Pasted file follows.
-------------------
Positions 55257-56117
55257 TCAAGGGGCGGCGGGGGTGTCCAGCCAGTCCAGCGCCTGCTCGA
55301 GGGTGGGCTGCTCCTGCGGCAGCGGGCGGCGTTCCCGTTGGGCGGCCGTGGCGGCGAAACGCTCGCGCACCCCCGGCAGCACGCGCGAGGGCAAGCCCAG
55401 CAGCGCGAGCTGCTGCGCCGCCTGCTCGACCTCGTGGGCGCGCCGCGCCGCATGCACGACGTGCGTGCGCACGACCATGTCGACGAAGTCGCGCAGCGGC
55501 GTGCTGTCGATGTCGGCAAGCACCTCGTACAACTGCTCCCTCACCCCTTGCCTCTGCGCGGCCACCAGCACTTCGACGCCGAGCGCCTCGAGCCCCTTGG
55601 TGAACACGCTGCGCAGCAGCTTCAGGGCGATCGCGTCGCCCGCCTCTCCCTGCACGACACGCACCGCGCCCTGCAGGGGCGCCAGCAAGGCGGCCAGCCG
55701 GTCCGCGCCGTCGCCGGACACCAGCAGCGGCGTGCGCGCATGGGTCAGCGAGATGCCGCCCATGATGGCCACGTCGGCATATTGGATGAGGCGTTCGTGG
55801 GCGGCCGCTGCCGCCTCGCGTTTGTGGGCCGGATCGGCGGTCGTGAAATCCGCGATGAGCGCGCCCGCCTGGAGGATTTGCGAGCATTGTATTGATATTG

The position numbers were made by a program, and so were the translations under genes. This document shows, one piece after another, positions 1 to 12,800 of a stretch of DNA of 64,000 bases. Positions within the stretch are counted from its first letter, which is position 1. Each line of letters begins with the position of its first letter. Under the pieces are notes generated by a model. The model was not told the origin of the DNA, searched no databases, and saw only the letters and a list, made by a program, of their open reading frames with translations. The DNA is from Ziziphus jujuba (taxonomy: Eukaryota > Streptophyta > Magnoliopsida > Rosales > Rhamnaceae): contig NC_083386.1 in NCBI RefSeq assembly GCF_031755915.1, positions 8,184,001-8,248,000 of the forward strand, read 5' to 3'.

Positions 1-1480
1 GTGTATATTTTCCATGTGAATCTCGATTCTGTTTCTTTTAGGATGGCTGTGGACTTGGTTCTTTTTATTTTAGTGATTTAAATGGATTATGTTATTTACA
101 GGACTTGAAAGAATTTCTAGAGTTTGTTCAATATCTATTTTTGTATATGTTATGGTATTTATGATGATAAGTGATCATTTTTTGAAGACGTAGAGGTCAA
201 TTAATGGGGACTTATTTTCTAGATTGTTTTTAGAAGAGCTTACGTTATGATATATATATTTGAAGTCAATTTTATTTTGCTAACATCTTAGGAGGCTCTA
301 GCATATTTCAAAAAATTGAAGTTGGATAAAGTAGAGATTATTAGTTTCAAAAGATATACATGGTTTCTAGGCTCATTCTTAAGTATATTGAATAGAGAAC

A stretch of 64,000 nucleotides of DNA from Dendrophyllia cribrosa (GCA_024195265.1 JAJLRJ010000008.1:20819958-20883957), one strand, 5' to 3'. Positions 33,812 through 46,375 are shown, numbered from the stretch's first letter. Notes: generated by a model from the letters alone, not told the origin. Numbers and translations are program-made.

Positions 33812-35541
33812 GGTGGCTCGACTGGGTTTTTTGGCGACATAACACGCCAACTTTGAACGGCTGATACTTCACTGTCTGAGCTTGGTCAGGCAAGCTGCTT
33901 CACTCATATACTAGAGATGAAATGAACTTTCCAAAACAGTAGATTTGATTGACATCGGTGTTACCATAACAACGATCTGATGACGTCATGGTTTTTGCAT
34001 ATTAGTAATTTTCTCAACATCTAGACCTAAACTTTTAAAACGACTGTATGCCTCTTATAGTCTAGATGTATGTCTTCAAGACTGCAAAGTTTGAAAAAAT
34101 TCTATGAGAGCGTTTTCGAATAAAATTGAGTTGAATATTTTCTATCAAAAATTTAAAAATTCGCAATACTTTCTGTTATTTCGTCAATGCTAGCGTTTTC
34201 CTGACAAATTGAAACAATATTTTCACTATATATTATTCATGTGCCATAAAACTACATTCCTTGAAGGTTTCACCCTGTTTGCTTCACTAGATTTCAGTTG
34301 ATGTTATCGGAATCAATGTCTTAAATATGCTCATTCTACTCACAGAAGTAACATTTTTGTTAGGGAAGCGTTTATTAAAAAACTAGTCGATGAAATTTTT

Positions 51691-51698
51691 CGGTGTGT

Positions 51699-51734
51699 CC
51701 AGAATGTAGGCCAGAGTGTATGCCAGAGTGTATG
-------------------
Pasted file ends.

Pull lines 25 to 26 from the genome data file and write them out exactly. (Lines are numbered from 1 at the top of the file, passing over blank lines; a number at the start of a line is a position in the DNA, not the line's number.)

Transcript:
Positions 51699-51734
51699 CC